PITTSBURGH — Invasive plants have caused problems at several Pittsburgh parks. The solution... goats.
Over the years, native species and wooded areas have been impacted by non-native invasive species, such as the honeysuckle.
At Frick Park in Clayton Hill, 11 goats and a miniature donkey have been hired to clear the growth.
“They’re a great management tool for controlling invasive plants,” said Philip Gruszka.
Gruszak is the director of horticulture and forestry for the Pittsburgh Parks Conservancy.
“Goats are ideal because they eat nearly everything. What’s really wonderful is that goats have a voracious appetite. Their palate is pretty broad, so they can be eating a lot of the common invasive species,” Deming said.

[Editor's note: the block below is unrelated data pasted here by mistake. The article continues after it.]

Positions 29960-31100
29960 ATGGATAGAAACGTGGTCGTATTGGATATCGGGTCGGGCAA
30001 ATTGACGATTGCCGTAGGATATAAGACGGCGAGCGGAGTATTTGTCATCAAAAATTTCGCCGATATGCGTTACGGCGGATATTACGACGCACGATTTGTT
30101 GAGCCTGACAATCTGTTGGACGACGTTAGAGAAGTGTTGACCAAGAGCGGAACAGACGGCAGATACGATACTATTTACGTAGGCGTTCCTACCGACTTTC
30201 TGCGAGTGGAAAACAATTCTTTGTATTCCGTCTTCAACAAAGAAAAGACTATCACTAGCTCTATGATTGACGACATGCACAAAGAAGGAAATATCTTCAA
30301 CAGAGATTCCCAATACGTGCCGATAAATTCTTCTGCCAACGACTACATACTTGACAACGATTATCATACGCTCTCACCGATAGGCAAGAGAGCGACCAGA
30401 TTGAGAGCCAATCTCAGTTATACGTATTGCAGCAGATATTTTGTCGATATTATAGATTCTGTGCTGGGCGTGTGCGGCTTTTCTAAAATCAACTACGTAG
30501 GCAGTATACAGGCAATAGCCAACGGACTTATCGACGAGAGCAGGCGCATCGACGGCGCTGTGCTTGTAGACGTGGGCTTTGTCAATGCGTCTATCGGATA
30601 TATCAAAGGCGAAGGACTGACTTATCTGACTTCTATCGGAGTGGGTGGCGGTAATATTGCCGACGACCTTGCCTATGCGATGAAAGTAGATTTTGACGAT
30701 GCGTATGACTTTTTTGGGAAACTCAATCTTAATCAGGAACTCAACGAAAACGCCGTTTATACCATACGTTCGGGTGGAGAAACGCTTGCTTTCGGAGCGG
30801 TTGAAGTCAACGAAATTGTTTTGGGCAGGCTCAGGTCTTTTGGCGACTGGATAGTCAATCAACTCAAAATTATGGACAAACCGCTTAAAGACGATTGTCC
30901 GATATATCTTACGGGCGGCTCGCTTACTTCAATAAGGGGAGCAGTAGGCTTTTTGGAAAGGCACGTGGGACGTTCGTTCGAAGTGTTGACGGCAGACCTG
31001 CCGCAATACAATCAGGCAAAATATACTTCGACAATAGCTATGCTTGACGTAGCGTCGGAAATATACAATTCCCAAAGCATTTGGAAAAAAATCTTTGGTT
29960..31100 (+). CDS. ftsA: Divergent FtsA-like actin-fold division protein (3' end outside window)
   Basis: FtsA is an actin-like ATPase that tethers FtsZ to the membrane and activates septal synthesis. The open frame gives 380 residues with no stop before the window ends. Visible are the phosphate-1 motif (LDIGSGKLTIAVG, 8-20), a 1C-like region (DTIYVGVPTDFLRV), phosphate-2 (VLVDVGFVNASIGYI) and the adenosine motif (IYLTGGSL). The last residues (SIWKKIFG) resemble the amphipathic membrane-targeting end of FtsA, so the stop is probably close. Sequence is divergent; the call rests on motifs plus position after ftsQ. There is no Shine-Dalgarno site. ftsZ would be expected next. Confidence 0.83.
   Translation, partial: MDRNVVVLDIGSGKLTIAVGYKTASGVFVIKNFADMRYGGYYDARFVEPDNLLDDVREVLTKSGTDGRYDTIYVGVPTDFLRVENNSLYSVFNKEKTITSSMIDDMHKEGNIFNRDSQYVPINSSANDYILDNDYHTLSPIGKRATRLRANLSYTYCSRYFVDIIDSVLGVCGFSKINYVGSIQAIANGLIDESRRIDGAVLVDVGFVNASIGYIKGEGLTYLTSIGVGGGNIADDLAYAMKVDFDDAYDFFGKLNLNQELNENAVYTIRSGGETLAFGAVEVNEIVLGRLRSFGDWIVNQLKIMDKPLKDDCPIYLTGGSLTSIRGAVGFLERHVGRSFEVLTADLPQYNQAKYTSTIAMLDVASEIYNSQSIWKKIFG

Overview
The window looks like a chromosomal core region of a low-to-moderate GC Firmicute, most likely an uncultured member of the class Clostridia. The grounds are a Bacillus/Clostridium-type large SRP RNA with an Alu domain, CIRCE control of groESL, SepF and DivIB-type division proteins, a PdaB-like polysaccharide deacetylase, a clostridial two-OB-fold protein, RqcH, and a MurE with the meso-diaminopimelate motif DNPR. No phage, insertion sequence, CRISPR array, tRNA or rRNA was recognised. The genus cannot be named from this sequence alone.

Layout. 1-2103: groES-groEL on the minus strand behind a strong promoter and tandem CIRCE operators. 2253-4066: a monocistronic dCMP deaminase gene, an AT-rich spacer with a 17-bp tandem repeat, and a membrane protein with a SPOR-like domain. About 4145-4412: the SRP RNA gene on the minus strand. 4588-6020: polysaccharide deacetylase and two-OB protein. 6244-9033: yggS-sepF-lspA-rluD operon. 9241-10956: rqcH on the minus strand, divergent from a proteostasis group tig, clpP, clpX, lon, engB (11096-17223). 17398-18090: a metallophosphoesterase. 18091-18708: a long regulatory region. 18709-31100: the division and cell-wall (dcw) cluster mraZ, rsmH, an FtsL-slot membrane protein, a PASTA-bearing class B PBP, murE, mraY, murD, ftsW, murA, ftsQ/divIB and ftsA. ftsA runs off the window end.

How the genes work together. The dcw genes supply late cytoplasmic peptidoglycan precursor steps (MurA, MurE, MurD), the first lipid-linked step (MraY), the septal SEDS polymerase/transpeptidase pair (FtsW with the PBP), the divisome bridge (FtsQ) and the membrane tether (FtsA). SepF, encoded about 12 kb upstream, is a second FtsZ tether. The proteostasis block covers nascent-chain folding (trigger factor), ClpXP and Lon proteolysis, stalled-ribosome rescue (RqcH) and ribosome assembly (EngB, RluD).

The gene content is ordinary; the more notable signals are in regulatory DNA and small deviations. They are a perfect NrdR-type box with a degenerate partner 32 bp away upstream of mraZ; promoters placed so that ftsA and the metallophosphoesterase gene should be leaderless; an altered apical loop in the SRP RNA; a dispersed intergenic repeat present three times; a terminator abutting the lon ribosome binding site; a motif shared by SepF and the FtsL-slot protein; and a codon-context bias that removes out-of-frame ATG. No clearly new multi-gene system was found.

The goats will be protected by an electric fence and an orange construction fence, so park visitors can watch them from a distance as they do their job.
“They’re fun to watch,” he told The Trib. “It’s like having a little zoo in our park.”
Previously, the goats and the miniature donkey successfully removed invasive plants in Highland, Emerald View and West Penn parks.